Zimbabwe plans compensation for evicted white farmers

2016-03-11 19:30

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Harare - Zimbabwe plans to compensate white farmers for land seized for redistribution to blacks and has begun evaluating the properties, Finance Minister Patrick Chinamasa said on Friday.

President Robert Mugabe's controversial and sometimes violent land reforms, which began in 2000, have been blamed for plunging the country into an economic crisis.

Around 4 000 white farmers were driven off their land and have struggled for years to obtain any payment for their loss.

The move towards compensation comes as the government shows signs that it wants a rapprochement with western donors and the International Monetary Fund to help heal the economy.

"It [compensation] is under our constitution, this is an obligation under our constitution as far as I am concerned," Chinamasa told AFP.

Chinamasa said the government had started working out the value of the farms to determine the amount of compensation to be paid, but he refused to be drawn into how the cash-strapped government would finance the exercise.

"I want to settle any issues or disputes arising from our resolution of our land question," Chinamasa said.

"It is not good for agricultural development that we should make and perpetuate dispute or discontent around the land question."

The minister did not say when the dispossessed farmers could expect to be paid.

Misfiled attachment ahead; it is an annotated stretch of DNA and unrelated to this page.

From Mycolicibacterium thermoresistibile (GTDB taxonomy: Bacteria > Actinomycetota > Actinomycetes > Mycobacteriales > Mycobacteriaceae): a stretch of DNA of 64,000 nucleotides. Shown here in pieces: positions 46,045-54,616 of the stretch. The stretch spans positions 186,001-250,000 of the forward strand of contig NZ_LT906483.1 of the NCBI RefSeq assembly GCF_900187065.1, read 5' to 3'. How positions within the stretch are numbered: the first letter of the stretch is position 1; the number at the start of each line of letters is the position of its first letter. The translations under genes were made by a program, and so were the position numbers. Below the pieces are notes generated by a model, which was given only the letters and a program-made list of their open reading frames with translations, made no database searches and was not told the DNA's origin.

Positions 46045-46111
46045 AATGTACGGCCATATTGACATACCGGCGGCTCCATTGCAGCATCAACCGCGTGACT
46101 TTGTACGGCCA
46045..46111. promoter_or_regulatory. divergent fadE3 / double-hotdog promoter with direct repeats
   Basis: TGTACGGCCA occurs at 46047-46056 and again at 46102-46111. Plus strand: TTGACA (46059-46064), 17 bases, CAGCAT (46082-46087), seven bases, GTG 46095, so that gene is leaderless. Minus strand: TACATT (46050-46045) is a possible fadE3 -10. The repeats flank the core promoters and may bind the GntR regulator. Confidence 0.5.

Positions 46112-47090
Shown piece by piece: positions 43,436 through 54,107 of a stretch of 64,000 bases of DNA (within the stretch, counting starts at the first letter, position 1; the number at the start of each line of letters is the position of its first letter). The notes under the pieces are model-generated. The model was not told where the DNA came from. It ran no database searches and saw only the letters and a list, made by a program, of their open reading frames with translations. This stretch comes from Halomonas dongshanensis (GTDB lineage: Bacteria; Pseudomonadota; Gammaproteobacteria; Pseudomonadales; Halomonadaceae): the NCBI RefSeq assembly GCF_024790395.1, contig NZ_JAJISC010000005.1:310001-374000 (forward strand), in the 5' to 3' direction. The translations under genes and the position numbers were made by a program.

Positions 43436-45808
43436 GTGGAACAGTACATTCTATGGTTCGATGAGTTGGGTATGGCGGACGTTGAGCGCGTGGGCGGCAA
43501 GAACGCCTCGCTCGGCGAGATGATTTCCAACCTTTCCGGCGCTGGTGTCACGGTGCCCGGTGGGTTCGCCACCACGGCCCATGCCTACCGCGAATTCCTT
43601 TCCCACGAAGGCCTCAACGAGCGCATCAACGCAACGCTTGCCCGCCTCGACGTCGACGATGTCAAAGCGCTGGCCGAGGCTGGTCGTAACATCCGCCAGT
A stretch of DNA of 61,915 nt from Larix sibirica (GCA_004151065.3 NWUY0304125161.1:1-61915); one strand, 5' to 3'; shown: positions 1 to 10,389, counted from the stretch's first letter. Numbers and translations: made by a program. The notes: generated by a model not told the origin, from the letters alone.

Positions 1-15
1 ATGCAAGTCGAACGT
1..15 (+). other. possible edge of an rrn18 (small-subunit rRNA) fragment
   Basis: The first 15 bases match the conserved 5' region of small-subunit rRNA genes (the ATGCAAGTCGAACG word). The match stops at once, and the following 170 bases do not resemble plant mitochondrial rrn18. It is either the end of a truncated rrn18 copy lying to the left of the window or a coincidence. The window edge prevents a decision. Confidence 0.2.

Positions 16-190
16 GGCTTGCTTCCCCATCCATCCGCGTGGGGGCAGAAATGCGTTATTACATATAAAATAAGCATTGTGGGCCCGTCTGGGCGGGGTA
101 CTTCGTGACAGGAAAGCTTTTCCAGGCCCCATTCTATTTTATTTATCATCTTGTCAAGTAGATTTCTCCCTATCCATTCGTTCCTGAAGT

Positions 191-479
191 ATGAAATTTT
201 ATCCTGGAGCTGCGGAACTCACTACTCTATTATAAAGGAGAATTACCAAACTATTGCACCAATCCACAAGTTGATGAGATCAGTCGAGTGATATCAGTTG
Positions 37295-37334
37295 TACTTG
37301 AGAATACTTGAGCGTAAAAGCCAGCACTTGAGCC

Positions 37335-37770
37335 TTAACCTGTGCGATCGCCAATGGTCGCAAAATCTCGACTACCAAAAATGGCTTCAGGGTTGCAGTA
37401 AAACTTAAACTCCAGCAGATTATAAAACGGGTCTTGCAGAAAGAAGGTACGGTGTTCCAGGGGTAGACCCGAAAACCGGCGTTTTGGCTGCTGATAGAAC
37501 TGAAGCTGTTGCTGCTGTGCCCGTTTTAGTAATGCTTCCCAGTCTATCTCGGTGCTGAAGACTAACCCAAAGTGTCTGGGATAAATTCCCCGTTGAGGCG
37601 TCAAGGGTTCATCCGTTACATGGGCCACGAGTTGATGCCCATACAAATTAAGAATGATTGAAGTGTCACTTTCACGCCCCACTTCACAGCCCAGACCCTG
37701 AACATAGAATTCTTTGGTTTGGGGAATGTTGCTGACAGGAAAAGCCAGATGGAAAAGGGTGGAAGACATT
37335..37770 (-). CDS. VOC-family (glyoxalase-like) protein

The compensation would differ between farms that fall under Bilateral Investment Promotion and Protection Agreements (BIPPAs) and properties taken from individuals, he said.

"The farmers who are protected under the bilateral investment agreements are under our constitution entitled to full compensation for both land and improvements on the farms.

"The farms which fall outside BIPPA, we are only required under the constitution to pay compensation only for improvements."

The majority of farms fall outside BIPPA.

"Of the 6 000 or so farms that we compulsorily acquired only about 1 500 have been evaluated," Chinamasa said."So it means there is a lot of work that we need to do to get the figures first."

"After the figures have been obtained then we can look into the modalities how that compensation will be paid.

"Any story giving you figures is nonsense and has not come from government."

The land reforms were aimed at reversing historical injustices which saw white colonialists push black Zimbabweans off the best farming land.

But critics say that the redistribution of farms favoured the government elite, while ordinary people who did receive land often lacked the means to use it productively.

The result has been a perennial food deficit which has reduced the former regional breadbasket to a regular food importer.

Read more on:    zimbabwe  |  southern africa

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